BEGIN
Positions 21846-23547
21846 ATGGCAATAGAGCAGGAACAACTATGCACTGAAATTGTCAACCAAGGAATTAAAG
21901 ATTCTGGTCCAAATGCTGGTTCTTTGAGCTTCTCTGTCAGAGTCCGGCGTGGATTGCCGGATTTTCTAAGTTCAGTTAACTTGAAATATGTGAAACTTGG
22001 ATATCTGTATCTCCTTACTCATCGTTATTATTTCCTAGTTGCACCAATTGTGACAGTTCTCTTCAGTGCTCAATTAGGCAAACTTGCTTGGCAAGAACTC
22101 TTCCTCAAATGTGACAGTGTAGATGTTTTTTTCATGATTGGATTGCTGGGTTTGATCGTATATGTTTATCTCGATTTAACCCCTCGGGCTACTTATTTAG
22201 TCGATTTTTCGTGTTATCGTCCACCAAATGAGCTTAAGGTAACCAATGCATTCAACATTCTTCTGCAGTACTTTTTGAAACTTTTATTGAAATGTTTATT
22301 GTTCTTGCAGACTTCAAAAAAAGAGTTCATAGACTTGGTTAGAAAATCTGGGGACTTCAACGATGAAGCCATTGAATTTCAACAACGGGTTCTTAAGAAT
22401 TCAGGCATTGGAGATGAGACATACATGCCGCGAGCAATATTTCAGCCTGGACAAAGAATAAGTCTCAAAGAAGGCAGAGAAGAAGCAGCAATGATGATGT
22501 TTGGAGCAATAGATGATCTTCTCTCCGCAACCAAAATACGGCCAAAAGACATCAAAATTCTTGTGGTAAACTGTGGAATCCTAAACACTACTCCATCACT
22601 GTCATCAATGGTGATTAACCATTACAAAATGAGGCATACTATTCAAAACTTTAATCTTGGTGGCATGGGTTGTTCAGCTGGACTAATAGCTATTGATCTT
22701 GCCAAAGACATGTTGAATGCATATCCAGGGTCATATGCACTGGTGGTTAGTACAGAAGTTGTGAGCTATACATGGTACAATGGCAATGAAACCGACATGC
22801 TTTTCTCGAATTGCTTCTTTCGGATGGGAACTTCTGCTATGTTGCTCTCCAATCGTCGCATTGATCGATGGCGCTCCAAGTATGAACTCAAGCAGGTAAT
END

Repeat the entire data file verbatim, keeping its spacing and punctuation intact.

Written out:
Positions 21846-23547
21846 ATGGCAATAGAGCAGGAACAACTATGCACTGAAATTGTCAACCAAGGAATTAAAG
21901 ATTCTGGTCCAAATGCTGGTTCTTTGAGCTTCTCTGTCAGAGTCCGGCGTGGATTGCCGGATTTTCTAAGTTCAGTTAACTTGAAATATGTGAAACTTGG
22001 ATATCTGTATCTCCTTACTCATCGTTATTATTTCCTAGTTGCACCAATTGTGACAGTTCTCTTCAGTGCTCAATTAGGCAAACTTGCTTGGCAAGAACTC
22101 TTCCTCAAATGTGACAGTGTAGATGTTTTTTTCATGATTGGATTGCTGGGTTTGATCGTATATGTTTATCTCGATTTAACCCCTCGGGCTACTTATTTAG
22201 TCGATTTTTCGTGTTATCGTCCACCAAATGAGCTTAAGGTAACCAATGCATTCAACATTCTTCTGCAGTACTTTTTGAAACTTTTATTGAAATGTTTATT
22301 GTTCTTGCAGACTTCAAAAAAAGAGTTCATAGACTTGGTTAGAAAATCTGGGGACTTCAACGATGAAGCCATTGAATTTCAACAACGGGTTCTTAAGAAT
22401 TCAGGCATTGGAGATGAGACATACATGCCGCGAGCAATATTTCAGCCTGGACAAAGAATAAGTCTCAAAGAAGGCAGAGAAGAAGCAGCAATGATGATGT
22501 TTGGAGCAATAGATGATCTTCTCTCCGCAACCAAAATACGGCCAAAAGACATCAAAATTCTTGTGGTAAACTGTGGAATCCTAAACACTACTCCATCACT
22601 GTCATCAATGGTGATTAACCATTACAAAATGAGGCATACTATTCAAAACTTTAATCTTGGTGGCATGGGTTGTTCAGCTGGACTAATAGCTATTGATCTT
22701 GCCAAAGACATGTTGAATGCATATCCAGGGTCATATGCACTGGTGGTTAGTACAGAAGTTGTGAGCTATACATGGTACAATGGCAATGAAACCGACATGC
22801 TTTTCTCGAATTGCTTCTTTCGGATGGGAACTTCTGCTATGTTGCTCTCCAATCGTCGCATTGATCGATGGCGCTCCAAGTATGAACTCAAGCAGGTAAT